The struggle to limit the working day didn't end there and was eventually won for many US workers by trade union organization and by the political reforms in the New Deal era and beyond, although some laws exempted protections for some of the most exploited workers, such as farm and domestic laborers.

Like everything else in the history of the struggle of working people for basic human justice, the fight goes on. In fact, as new forms of automation enter the traditional workplace, it may take new forms, such as limiting reducing working hours in order to share the available work.

The fight has always been about more than wages, hours and working conditions, as important as these are. It's also been about the need for culture, rest, leisure, education and dignity.

Lately, this hasn't been going so well, as you may have noticed. But it's not over yet.

(This is a from an earlier May Day post here a couple years ago.)

April 30, 2019

WV teachers and school workers brace for round three


West Virginia teachers and schools support workers have won two major victories over the last year or so.The successful 2018 strike help set off a wave of similar rebellions around the country, and the dominoes are still falling.

This weekend I had the pleasure of attending a presentation by Eric Blanc, author of the new book Red State Revolt: The Teachers' Strikes and Working-class Politics. Blanc was in West Virginia at the time of the 2018 strike and has followed the wave around the country. It was nice to hear how great the reputation of WV school workers is around the country.

I'm starting to get anxious about round three, which will be the special session of the legislature that could begin on May 22. This Metro News article highlights some of the issues. It's not clear how much of SB 451, the bad old "ominous omnibus" bill will be brought back. During many hearings around the state, stakeholders called for more mental health services, small class sizes and such.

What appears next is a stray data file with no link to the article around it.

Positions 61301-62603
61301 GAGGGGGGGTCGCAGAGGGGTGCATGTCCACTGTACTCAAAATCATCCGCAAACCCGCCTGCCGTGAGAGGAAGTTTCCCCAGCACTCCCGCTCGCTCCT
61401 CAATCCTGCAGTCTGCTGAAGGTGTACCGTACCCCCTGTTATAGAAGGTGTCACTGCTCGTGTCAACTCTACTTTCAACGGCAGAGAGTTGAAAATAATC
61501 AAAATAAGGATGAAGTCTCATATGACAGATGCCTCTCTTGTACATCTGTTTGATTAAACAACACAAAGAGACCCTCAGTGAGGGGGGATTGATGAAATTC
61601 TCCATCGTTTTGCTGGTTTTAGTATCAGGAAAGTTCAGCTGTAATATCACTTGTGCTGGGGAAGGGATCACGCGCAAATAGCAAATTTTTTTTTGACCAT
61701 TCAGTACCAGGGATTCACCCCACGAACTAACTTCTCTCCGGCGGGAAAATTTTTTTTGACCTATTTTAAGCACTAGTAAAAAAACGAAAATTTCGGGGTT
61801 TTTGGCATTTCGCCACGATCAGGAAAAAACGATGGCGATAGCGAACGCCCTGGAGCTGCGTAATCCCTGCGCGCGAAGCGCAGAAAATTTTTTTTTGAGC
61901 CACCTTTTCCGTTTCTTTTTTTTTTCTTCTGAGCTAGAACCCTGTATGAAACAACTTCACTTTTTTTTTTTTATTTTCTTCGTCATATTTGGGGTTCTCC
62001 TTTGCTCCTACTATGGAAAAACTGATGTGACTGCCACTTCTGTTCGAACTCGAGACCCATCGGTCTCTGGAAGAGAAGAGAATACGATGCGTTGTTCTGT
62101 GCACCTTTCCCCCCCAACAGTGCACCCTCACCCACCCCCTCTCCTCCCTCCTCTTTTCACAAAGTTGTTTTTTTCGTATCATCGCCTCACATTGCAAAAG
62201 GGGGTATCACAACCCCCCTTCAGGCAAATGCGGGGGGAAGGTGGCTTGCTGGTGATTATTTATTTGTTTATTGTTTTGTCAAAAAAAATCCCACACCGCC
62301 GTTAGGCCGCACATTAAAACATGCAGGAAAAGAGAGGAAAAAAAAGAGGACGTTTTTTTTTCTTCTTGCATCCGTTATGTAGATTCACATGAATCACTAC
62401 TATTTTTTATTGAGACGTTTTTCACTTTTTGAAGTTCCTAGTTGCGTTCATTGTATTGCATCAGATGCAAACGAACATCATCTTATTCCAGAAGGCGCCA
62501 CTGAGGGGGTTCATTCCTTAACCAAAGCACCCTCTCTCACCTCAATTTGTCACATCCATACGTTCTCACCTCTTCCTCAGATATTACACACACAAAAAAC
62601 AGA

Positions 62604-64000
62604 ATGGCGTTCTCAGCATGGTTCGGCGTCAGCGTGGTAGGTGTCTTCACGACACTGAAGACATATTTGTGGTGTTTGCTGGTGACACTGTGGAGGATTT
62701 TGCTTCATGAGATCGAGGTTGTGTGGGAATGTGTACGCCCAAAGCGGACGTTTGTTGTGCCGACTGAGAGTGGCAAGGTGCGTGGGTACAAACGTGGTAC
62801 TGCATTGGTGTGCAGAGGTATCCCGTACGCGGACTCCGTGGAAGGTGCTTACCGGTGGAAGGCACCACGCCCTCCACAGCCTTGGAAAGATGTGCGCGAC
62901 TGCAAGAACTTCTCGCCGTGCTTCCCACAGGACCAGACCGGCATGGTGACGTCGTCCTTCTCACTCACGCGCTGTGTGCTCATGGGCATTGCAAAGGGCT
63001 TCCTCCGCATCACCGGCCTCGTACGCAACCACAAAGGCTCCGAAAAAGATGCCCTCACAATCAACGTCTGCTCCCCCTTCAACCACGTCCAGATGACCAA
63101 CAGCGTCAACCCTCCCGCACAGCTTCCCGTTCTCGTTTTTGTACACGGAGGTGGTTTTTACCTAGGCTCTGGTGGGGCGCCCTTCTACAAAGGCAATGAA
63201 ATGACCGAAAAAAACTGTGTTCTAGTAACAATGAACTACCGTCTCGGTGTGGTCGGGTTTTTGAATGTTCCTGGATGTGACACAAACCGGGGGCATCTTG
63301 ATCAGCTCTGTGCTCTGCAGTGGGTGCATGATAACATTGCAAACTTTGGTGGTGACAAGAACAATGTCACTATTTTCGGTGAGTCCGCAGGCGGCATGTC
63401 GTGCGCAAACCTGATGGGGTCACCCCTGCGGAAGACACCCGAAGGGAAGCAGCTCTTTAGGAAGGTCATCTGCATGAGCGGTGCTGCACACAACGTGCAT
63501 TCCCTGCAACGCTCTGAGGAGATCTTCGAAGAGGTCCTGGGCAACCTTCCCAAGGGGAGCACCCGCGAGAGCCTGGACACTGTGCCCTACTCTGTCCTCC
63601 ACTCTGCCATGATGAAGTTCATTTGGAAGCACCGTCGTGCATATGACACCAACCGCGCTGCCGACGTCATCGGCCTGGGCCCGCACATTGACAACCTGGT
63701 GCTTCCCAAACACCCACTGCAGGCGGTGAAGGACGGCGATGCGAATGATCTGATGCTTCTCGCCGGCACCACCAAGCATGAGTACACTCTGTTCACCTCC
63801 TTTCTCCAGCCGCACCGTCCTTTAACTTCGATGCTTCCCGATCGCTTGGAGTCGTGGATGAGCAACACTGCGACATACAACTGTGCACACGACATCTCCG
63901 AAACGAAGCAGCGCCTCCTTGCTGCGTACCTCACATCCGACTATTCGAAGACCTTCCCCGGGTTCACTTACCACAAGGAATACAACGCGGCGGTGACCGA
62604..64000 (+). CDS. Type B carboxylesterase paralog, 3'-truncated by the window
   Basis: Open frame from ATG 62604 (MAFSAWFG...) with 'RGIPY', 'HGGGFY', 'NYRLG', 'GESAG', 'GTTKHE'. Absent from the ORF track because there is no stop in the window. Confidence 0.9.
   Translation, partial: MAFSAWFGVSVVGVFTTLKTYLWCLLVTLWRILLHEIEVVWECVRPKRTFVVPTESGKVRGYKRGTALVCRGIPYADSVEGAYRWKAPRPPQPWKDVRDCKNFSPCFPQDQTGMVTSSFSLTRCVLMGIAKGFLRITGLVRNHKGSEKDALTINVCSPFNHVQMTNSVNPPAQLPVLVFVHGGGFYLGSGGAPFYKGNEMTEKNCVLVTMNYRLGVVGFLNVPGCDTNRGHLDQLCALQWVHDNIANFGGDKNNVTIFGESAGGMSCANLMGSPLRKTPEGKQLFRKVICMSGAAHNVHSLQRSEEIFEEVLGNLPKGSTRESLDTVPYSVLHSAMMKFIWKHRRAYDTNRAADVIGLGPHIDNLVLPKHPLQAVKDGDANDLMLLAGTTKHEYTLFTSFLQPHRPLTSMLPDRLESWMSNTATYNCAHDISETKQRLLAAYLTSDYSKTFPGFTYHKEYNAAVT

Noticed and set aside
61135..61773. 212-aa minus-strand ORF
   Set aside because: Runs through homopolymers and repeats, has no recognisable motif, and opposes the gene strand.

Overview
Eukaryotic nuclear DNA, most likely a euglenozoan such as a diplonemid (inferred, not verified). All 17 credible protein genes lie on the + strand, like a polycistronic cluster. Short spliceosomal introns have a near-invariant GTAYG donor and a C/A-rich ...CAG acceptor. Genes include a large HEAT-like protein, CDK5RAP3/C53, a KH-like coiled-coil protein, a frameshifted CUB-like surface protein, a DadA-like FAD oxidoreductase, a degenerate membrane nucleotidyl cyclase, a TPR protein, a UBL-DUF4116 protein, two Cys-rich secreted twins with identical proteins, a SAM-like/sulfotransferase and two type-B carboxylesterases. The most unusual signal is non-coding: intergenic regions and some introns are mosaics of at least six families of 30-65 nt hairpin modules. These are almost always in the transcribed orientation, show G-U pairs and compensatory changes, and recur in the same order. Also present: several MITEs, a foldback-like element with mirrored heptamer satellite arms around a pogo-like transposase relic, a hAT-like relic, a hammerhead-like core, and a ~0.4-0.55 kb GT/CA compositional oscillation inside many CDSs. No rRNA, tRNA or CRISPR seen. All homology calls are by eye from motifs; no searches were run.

Aside from outside astroturf groups, there has been no groundswell in support of privatization.

Still, I think a lot will depend on how teachers, school service workers and their allies stay engaged on this one. As the great abolitionist Frederick Douglass said, "Find out just what any people will quietly submit to and you have the exact measure of the injustice and wrong which will be imposed on them.”

April 24, 2019

Rat cage or rat park?

Like many people in West Virginia today, I’ve been thinking, listening, talking and reading a lot about issues of addiction and recovery.

Along the way, I’ve been struck by some interesting research that suggests there’s a lot more to it than the effect of certain chemical molecules on the brain. There’s a social dimension that could well be decisive in overcoming this crisis.

An amazing example of how social conditions affect addiction was found in the Vietnam War era. As the war continued, drug use — particularly heroin — became something of an epidemic among soldiers serving there.

That wasn’t surprising, considering the realities they faced.

According to some research, as many as 35 percent of soldiers had tried heroin at least once, and 20 percent were fully addicted.

At the time, Connecticut Sen. Robert Steel said after visiting the war zone, “The soldier going to South Vietnam today runs a far greater risk of becoming a heroin addict than a combat casualty.”

Obviously, many people were concerned about what would happen when these veterans returned to their communities. But something surprising happened when they got home. Fully 95 percent of veterans with addictions stopped using and never relapsed.

How could this be? Author Dan Baum summed it up pretty well: “Take a man out of a pestilential jungle where people he can’t see are trying to kill him for reasons he doesn’t understand, and — surprise! — his need to shoot smack goes away.”